The European Union and the United States announced on Sept. 18 the Global Methane Pledge, an initiative to reduce global methane emissions to be launched at the UN Climate Change Conference (COP 26) in November in Glasgow,
President Biden and European Commission President Ursula von der Leyen urged countries at the US-led Major Economies Forum on Energy and Climate (MEF) to join the Pledge and welcomed those that have already signaled their support.
Countries joining the Global Methane Pledge commit to a collective goal of reducing global methane emissions by at least 30 percent from 2020 levels by 2030 and moving towards using best available inventory methodologies to quantify methane emissions, with a particular focus on high emission sources. Delivering on the Pledge would reduce global warming by at least 0.2 degrees Celsius by 2050.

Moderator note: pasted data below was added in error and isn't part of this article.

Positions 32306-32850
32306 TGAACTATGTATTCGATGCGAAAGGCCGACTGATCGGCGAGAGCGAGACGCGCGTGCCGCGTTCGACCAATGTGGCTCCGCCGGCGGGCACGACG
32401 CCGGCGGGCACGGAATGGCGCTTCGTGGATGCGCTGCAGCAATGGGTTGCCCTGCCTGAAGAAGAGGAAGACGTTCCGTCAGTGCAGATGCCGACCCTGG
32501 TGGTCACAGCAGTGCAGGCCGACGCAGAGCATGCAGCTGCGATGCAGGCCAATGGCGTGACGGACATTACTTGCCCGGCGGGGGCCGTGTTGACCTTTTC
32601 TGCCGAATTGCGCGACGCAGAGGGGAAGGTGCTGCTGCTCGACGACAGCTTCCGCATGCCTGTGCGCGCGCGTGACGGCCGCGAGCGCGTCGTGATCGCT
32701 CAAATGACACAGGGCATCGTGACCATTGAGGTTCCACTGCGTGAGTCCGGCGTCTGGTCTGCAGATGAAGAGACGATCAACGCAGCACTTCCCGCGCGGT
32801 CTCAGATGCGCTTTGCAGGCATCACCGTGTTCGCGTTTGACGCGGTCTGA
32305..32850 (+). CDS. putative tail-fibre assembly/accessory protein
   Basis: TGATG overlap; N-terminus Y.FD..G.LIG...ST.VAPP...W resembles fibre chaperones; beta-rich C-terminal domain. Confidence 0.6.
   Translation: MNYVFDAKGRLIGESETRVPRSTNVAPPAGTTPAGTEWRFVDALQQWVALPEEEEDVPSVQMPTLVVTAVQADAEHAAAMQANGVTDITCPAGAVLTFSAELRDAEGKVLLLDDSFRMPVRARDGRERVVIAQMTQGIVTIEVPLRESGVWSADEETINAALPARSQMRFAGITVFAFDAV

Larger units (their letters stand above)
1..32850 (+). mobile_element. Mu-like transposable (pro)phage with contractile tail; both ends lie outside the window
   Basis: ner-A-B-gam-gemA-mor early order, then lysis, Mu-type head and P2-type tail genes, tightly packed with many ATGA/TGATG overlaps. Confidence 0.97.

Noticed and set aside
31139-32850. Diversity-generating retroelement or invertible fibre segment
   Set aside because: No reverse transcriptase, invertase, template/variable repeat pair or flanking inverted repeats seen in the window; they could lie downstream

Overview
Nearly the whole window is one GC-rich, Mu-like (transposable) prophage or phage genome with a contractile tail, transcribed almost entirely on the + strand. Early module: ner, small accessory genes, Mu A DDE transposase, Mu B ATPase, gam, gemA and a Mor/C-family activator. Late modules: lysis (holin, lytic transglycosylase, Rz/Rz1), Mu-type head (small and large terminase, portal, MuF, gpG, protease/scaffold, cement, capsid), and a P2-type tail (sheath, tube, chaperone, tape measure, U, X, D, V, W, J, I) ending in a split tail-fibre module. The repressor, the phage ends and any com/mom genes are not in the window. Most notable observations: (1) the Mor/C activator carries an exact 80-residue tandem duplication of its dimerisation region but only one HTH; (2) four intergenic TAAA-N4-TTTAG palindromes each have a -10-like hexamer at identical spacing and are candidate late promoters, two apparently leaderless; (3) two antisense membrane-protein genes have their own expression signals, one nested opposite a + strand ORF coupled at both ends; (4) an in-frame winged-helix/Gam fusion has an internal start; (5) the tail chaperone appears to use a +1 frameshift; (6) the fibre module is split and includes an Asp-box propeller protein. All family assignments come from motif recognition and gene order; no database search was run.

Countries have widely varying methane emissions profiles and reduction potential, but all can contribute to achieving the collective global goal through additional domestic methane reduction and international cooperative actions, the commission said.
According to the Global Methane Assessment from the Climate and Clean Air Coalition (CCAC) and the United Nations Environmental Programme (UNEP), achieving the 2030 goal can prevent over 200,000 premature deaths, hundreds of thousands of asthma-related emergency room visits, and over 20 million tons of crop losses a year by 2030 by reducing ground-level ozone pollution caused in part by methane.
Major sources of methane emissions include oil and gas, coal, agriculture, and landfills.
Methane is a potent greenhouse gas and, according to the latest report of the Intergovernmental Panel on Climate Change, accounts for about half of the 1.0 degrees Celsius net rise in global average temperature since the pre-industrial era.